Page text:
Led by Mitsuyoshi Yamamura of Kyowakai Hospital in Osaka, Japan, researchers conducted a study on five healthy female volunteers between the ages of 18 and 26. They defined impingement using an open-configuration MRI, which allows imaging of the hip joint throughout the entire range of motion, by imaging subjects in the W-sitting position (in which the legs are bent behind the person) in two variations with the legs flexed to different degrees. Images were then obtained for 5 sitting positions, including sitting straight, bowing while sitting straight, sitting cross-legged, W-sitting, and squatting. Most of these positions are used in eating, socializing and in religious or traditional ceremonies and squatting is the position usually used for defecation in Asia and the Middle East.

The results showed that impingement occurred in all subjects in the W-sitting position and was also seen in 2 subjects in the squatting position. The largest hip internal rotation angle was seen in the W-sitting position. “No subjects complained of hip pain while maintaining any of the positions, even though the MR imaging process took from 10 to 14 minutes,” the authors note.

Populations in the Middle East and Asia have a low incidence of osteoarthritis in those with normal hips even though they regularly adopt positions that induce FAI, which suggests that FAI might not cause degenerative change in the hips. The researchers speculate that this may be related to soft tissue laxity around the hip, citing reports that joint laxity or range of motion differ by race. In addition, they note that impingement did not appear to be associated with pathology both in the present study and another study involving the shoulder area. Another reason FAI may not cause hip damage is that the positions in the study were static, as opposed to repetitive trauma, which the study did not evaluate.

The authors acknowledge that since the study was so small, the findings cannot necessarily be generalized to all Asian populations. Also, it is not known whether the subject in the study will develop osteoarthritis in the future. However, they note it is remarkable that FAI was seen in all 5 subjects. “This suggests that, depending on race, femoro-acetabular impingement might not always be a cause of osteoarthritis of the hip,” they conclude. “Further work in this area, including healthy males and patients with abnormalities, will confirm this conclusion.”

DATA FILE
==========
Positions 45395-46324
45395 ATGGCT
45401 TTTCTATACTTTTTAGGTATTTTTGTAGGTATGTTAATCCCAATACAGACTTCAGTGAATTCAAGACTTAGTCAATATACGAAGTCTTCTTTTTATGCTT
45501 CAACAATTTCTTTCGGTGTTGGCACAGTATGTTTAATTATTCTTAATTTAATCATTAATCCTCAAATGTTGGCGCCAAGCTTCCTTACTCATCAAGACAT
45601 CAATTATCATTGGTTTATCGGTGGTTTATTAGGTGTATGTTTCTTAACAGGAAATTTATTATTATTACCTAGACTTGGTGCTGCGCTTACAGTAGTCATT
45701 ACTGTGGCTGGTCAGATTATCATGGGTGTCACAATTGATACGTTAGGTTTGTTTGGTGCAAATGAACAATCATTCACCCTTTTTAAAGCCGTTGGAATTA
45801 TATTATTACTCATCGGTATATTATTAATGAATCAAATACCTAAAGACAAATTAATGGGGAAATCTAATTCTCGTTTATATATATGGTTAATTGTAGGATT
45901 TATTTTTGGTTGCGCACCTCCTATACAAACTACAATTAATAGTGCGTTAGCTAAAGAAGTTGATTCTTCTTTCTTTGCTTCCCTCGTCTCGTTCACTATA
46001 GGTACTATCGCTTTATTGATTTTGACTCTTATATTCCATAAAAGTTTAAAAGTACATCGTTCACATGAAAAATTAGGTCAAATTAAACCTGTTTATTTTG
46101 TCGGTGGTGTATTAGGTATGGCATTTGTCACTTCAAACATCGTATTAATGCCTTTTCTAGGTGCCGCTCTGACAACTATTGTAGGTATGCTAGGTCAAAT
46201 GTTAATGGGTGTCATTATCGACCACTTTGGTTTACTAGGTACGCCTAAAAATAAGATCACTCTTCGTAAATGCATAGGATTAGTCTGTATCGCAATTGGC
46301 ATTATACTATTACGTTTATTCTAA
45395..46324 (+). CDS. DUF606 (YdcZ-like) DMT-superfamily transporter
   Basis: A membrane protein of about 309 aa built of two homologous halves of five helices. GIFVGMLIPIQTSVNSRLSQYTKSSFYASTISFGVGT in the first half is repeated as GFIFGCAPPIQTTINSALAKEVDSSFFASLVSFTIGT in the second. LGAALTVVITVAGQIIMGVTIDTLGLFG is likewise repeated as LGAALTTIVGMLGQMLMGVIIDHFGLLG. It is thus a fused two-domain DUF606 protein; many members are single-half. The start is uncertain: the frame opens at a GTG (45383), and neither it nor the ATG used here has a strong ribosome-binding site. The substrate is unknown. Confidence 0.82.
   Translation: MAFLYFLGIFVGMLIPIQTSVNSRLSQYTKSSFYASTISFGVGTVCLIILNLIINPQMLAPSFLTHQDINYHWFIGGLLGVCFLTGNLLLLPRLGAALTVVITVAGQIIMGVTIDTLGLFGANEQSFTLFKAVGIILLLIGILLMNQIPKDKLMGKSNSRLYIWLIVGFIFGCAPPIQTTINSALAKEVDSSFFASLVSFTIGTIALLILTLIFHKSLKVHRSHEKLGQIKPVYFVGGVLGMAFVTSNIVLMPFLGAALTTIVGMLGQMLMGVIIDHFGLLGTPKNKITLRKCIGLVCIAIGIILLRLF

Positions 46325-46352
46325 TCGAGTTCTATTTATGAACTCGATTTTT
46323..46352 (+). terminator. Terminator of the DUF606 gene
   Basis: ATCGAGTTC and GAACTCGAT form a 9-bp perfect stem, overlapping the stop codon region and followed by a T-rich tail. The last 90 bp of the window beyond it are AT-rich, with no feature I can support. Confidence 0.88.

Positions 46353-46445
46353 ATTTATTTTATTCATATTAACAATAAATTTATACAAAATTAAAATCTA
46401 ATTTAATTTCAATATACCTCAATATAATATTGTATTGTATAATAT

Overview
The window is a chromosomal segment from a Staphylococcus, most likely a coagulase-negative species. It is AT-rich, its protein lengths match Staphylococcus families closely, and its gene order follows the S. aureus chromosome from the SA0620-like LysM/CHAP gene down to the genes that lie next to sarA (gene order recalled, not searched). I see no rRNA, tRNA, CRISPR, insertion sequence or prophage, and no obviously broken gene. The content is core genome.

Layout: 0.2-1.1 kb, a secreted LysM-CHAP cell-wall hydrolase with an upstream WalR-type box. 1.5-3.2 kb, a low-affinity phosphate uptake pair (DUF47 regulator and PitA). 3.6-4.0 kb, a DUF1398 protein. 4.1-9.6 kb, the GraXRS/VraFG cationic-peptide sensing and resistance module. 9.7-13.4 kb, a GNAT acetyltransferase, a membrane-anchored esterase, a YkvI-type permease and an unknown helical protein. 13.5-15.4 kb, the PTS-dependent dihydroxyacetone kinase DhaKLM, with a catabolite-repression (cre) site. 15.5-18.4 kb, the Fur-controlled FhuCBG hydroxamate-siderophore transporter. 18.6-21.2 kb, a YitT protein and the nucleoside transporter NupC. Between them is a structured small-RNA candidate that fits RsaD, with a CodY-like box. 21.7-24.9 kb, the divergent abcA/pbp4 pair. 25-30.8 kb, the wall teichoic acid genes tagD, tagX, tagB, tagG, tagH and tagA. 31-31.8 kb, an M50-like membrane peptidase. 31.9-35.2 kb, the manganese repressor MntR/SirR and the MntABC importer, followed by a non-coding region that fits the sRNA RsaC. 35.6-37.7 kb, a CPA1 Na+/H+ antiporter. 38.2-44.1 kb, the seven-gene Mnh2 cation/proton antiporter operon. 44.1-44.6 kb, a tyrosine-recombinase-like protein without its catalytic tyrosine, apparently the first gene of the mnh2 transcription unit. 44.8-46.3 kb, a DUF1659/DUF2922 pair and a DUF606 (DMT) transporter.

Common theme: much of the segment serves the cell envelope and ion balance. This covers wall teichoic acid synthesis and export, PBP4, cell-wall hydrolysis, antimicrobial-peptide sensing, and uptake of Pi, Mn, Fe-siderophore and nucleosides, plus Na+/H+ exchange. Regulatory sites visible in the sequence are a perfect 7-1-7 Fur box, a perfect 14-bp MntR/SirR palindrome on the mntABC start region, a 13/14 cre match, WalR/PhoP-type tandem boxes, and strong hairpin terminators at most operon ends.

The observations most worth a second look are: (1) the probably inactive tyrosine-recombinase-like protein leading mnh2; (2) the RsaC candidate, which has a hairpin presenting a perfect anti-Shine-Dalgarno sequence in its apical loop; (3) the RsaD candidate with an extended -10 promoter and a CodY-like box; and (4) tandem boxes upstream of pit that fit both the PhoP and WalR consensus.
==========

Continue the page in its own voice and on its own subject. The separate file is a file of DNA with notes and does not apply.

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Article: “An Open-Configuration MRI Study of Femoro-Acetabular Impingement,” Mitsuyoshi Yamamura, Hidenobu Miki, Nobuo Nakamura, Masakazu Murai, Hideki Yoshikawa, Nobuhiko Sugano, Journal of Orthopaedic Research, July 2007; (DOI: 10.1002/jor.20448).

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June 28, 2007 Posted by | Alberta, Arthritis, Calgary, Global, Global Health Vision, Global News, Iraq, Irvine, Japan, Kyowakai Hospital, Medical Journals, Orthopaedic Research Society, Osaka | Leave a comment

US soldiers in Iraq fighting drug-resistant bacteria after injuries

Contact: Amy Jenkins
amy@jenkinspr.com
312-836-0613
University of Chicago Press Journals

ALEXANDRIA, Va. — US soldiers in Iraq do not carry the bacteria responsible for difficult-to-treat wound infections found in military hospitals treating soldiers wounded in Iraq, according to an article to be published electronically on Wednesday, May 16, 2007, in Infection Control and Hospital Epidemiology. The article will appear in the June issue of the journal.